decision has disappointed some ministers in native communities in the
United States and Canada.
- July 2012
The Journey of Life Begins. By Grandmother L.Cota Nupa Maka. When
we take our first breath we are connecting to all of our relations. The
very air we breathe is connected to the trees and all the plant Nation.
The beginning of our life will be spent in the relationship with our
mother, father and connected family. It is in this protective shelter of
love and family that we bond with living. The Clan connection is always
with us and in our lives from beginning to end. Knowing who we are on
this Earth is important to our Stability.
of the Bird Tribes
- June 2012
by Ken Carey.
Painting by Keith Powell.
The day was over. I entered the twilight interior of the lodge
and sat cross-legged in a circle of half naked people.
Fascinated, I watched as glowing red-hot stones were, one by
one, brought in silence to our circle’s center. Motion slowed.
The last of the stones was set in place; the opening of the
LIES - Teachers Tell Us About Columbus
- June 2012
the founding of the United States, every school-age child was
taught that Christopher Columbus originally named the
inhabitants of the land he discovered "Indians" because he
mistakenly thought he found a route to the Indies. This article
proves without a doubt that lesson and other so-called
historical facts about Columbus are lies.
How an Indigenous Tribe Changed a
Missionaries Views - June 2012
Source: Indian Country Today. When
twenty-five year old missionary Dan Everett landed among the
Pirahăs Tribe in 1977, with the intention of evangelizing the
lost Amazonian community, he could not possibly envision the
idea that he would, one day, become “one of them.”
Reconciliation, Part II
- May 2012
By David Three Dogs Armstrong
There is a River in the forest; it springs up from a
place high in the mountains, so far away and so long ago that no one quite knows
where it came from; indeed, it is apparent it has always been there.
Conscious Being -
- May 2012
Standing Bear Moore and Spirit of
III will lift the veil of understanding
even higher as we explore ways to
prepare ourselves for the future. We
will focus on the magnificent gifts the
Great Mystery has laid before us and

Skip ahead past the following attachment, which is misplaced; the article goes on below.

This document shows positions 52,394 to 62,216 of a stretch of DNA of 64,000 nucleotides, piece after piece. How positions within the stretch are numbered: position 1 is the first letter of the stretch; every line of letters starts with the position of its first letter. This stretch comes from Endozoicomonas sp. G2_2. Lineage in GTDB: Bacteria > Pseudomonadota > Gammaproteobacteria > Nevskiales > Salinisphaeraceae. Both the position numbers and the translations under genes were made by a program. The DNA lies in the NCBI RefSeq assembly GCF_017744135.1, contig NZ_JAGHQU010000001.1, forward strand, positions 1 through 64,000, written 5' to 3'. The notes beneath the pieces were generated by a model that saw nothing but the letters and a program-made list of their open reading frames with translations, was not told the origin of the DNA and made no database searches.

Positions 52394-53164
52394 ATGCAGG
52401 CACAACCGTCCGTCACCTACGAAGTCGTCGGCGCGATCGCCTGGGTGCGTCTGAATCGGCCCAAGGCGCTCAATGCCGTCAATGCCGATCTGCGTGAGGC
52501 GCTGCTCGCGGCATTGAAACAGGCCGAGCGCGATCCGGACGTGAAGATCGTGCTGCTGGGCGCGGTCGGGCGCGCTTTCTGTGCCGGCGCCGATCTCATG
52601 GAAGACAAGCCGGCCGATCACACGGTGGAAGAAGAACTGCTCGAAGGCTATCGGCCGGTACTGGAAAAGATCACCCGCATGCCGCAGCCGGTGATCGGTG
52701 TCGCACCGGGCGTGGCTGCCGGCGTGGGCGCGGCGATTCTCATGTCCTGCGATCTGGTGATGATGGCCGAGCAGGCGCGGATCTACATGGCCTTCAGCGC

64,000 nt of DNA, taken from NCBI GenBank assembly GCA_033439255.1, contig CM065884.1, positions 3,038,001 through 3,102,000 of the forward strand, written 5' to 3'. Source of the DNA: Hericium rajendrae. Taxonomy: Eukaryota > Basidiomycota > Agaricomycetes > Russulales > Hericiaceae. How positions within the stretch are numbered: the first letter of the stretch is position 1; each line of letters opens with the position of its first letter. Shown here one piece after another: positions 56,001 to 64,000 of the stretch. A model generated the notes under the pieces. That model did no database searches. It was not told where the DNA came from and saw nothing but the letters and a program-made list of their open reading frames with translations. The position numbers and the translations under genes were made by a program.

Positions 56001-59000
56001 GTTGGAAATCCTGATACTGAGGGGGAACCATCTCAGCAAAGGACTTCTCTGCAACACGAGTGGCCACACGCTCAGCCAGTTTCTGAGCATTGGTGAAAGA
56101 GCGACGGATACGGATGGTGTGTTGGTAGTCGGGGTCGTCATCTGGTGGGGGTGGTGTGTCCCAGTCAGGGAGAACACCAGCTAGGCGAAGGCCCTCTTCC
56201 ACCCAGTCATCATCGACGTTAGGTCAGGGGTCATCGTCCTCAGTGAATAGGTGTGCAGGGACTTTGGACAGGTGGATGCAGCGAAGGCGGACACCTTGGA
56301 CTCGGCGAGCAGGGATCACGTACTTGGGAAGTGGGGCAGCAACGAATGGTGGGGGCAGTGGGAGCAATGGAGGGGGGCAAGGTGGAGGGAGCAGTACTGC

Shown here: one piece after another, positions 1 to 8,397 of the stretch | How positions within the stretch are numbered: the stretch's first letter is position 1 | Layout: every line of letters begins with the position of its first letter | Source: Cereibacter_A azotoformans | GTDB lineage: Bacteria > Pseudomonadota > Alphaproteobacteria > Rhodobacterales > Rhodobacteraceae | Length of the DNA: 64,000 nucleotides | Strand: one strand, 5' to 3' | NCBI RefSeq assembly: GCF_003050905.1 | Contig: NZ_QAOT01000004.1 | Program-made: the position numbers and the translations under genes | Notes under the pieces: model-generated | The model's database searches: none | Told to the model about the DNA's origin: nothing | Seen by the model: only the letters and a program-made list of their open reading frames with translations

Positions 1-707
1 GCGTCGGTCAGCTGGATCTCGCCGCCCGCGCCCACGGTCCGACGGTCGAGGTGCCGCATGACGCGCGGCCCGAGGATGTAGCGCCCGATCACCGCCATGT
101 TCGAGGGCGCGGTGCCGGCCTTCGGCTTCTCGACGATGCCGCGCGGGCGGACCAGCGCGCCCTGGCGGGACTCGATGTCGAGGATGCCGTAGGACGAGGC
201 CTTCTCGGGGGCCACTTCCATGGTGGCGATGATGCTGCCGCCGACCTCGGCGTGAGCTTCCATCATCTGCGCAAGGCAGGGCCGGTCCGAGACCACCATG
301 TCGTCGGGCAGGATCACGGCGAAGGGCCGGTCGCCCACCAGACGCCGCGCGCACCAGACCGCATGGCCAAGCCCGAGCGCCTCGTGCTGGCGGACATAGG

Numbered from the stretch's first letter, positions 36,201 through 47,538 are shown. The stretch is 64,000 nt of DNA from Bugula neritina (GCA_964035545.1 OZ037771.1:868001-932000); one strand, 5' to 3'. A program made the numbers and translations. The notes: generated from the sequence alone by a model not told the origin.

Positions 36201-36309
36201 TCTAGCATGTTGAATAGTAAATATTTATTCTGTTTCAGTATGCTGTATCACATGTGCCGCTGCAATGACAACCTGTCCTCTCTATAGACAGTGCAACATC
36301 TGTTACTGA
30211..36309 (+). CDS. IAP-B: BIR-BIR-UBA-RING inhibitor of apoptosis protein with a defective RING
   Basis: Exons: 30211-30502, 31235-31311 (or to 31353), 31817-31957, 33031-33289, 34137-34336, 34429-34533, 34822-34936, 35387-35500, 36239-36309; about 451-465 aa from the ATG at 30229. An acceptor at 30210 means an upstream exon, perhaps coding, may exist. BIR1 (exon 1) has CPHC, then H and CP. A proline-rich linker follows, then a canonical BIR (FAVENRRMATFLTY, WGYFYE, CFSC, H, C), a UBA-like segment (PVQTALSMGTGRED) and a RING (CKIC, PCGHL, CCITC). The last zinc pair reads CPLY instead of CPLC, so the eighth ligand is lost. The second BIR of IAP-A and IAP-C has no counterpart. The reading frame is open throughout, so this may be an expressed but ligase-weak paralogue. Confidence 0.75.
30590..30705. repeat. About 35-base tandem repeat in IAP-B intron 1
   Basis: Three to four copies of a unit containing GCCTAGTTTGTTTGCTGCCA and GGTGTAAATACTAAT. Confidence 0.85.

ways to use those special gifts for the
glory of God through the holy spirit
found within all people. It is a natural
evolution of worldwide transformation
that is occurring now with millions of
silent and happy hearts who will gently
love a new mass consciousness into
Symbols on U.S. State Flags - September 2009 / Updated August
Peter ‘FlagDancer’ Orenski,
Olmecs. Mayas. Aztecs. Incas. 500-plus nations of the American
continent. Indigenous Australians. Scandinavia‟s Sami people. The Ainu of
Japan. All swept aside and marginalized. "Almost every community in Canada,
the United States and Mexico was once an Indian community ... part of
hundreds of unique Indian nations that blanketed the entire continent."
on the Sacred Mountain... - February 2010 /
Updated February 2012
A waking, walking vision was given to Grandfather Lee Standing Bear
Moore beginning on the night of the winter solstice (December 21,
2009 and continued until the solar eclipse and the new moon appeared
on January 15, 2010.
Destroying Indigenous Populations
February 2010 / Updated February 2012
Dahr Jamail, Truthout | Perspective.
Most of the Sioux's land has been taken, and what remains has been
laid waste by radioactive pollution.
The Fort Laramie Treaty once guaranteed the Sioux Nation the right
to a large area of their original land, which spanned several states
and included their sacred Black Hills, where they were to have "the
absolute and undisturbed use and occupation" of the land.
Practical Ways to Raise Your Consciousness in 2012 (and beyond)
- January 2012
by Mike Adams, the Health Ranger Editor of
declared 2012 the "Year of Consciousness" for NaturalNews
and point out that the ultimate solution to ending tyranny, wars, corporate
deception and environmental destruction is to upgrade our consciousness rather
than "killing our enemies."
The Holy Mother of Manataka
- January 2012
important stories of Manataka speak of the great feminine
spirit, IxChel, Mother God, Holy Mother of the Mountain, the Rainbow Woman of
Manataka.... Read More...
What Does A Spiritual Awakening Feel
By Lee Standing Bear Moore
Take a deep breath. Hold it.... hold it.... hold it...
Now let it go. Let's multiply that feeling of euphoric release
a hundred times -- a thousands times -- a million times over.
Okay now close your eyes and see yourself flying amid magnificent
clouds as you view the vast beauty of the earth below. Allow
yourself to soar around the cosmos of a thousand planets.
Journey to wondrous places of the universe and then awaken in a
wonderful, peaceful garden with multitudes of colorful flowers and pleasant
aromas. The powerful feeling of love is everywhere. You
are safe, there is no pain, no memory of anger or other darkness.
You are in the Place of Peace.
U. S. Forest
down over a
Rock Gap in
motto of the
a wall: “Caring
for the Land
Since the 1800s, Native American Plains tribes have gathered for powwows to
celebrate their rich heritage. the tradition continues with emphasis on
spiritual and competitive dances. Photographer Chris roberts shares the
tradition through photographs. POWWOW 2013 captures the energy of powwow dancers
who proudly preserve their ancestral traditions. 11 x 28 inches open
Regular Price $14.95 SKU:900871-2 Ships in June.
2013 Ghost Dance
2013 Powwow Youth
"Everyone has a song. God gives us each a
song. That's how we know who we are. Our song tells us who we are."